In any state you have to file the legal entity (LLC, S-Corp, C-Corp, 501-C3, etc) You act like you can not read and revise what is in the package, you can go back after filing and have an attorney rewrite any part of the bylaws, operating agreement or management agreement and have it ratified to your company.

Why would I go pay exorbinate fee’s to do the basic filing when I can get the exact same thing from any legitimate company that files corporations.
And the bylaws, operating or management agreement supplies with the package is approved by the state attorney and state bar in the specific state.

Asset protection and risk management is very important to investors and is the first line of defense when a lawsuit is filed, no it is not absolutely secure but it is much better than nothing.

When I discussed this with one of my attorneys today, he said he would much rather see people with any entity filed reguardless of what the bylaws, operating or management agreement said as most lawsuits never go to trial and I would much rather see my clients company name on a lawsuit than see a lawsuit against someone’s personal name.

Just having the entity is 98% of the protection, if you don’t have it you can’t have the protection. Most people do not want to go through the litigation, depisitions, discovery, and the long drawn out delayed process.

According to my attorney and I agree because I just looked at my entities, the bylaws I have for California are different from the bylaws I was issued in Nevada and both are different from Delaware and all three different from Wyoming, etc. Every single set of bylaws in my posession are different than every other state. (Alaska, Washington, Oregon, California, Nevada, Utah, Arizona, New Mexico, Texas, Missouri, Oklahoma, Colorado, Idaho, Montana, Texas, Tennessee, Virginia, Delaware, Wyoming, Florida, Georgia, North Carolina and Pensylvania. Every one of the bylaws issued by the basic incorporation company are different in every state)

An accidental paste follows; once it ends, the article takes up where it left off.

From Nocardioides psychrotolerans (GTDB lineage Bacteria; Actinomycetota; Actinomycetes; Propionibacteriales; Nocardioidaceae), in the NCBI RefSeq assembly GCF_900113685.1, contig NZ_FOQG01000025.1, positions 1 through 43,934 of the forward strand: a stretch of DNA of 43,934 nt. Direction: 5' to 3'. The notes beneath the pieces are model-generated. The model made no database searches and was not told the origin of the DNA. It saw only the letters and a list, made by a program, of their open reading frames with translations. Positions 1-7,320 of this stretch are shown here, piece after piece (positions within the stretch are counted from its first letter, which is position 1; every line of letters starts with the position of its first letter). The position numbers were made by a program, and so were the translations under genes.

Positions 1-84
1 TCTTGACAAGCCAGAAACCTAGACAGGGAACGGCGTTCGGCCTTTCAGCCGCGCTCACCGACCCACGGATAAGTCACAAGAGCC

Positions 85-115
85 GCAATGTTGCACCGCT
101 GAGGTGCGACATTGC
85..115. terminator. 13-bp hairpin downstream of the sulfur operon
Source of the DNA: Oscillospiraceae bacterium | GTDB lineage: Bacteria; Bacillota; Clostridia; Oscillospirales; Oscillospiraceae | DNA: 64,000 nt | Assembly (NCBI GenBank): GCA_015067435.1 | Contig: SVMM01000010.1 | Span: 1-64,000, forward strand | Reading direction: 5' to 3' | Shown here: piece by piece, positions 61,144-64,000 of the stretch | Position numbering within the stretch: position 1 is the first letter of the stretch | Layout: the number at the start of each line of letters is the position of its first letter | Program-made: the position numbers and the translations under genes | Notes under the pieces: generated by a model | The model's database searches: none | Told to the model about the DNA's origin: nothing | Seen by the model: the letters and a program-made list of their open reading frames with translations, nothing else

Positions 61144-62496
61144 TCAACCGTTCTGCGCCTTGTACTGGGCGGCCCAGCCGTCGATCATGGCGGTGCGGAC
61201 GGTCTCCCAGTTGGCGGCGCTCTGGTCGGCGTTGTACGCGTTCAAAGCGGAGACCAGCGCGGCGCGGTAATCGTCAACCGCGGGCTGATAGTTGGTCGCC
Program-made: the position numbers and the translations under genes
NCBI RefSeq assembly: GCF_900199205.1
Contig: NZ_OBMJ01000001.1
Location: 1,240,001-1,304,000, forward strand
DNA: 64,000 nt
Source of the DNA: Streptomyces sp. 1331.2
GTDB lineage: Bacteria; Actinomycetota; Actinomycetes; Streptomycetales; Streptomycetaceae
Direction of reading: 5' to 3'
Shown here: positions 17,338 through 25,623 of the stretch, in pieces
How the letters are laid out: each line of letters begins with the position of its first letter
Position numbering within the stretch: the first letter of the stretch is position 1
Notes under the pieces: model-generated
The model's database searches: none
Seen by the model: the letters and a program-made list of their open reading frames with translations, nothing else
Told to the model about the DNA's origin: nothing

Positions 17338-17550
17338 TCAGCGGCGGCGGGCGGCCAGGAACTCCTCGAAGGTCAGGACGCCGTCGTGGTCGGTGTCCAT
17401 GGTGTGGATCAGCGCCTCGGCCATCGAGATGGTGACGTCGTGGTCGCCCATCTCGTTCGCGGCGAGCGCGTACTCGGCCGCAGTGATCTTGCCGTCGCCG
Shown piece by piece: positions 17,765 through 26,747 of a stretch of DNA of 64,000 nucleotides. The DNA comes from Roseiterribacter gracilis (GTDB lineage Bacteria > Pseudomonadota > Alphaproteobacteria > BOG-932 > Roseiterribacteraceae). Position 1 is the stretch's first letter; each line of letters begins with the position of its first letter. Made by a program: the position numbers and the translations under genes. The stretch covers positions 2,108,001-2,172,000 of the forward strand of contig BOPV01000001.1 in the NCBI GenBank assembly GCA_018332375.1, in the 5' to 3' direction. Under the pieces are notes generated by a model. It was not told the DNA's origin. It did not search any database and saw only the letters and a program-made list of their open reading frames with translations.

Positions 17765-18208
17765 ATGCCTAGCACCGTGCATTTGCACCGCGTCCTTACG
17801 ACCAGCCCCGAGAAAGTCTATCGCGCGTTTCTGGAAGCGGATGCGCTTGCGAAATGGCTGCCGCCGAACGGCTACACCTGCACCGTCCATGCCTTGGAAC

My attorney said the bylaws, operating agreement and management agreement issued in any state are approved by the state attorney and state bar association and are issued according to that states law.

I mean no disrespect but the ideas as submitted to other investors especially those with less experience than us need to at least guide these people to understanding the best thing for them.

Obviously we really want to see our fellow investors seek an attorney and talk to an accountant about orginizing there respectful businesses.

Just a little information BLL, most documents and agreements made by attorney’s today although partially customized come from a software program! Don’t think even for a minute that your attorney actually poured over the JURIS-PRUDENCE books in his law library spending hundreds of hours reviewing case law and torts to define whether he should use the word “Either” or “Or” in your companies agreement to get you the most effective wording.

It’s just not happening!!


I suggest you do the same. I have some serious problems with some of your comments. What I am saying is correct or I wouldn’t say it.

No crime or fraud is needed to impose personal liability for actions taken on behalf of an entity.
Where is the fraud or crime in the following actions where someone is injured?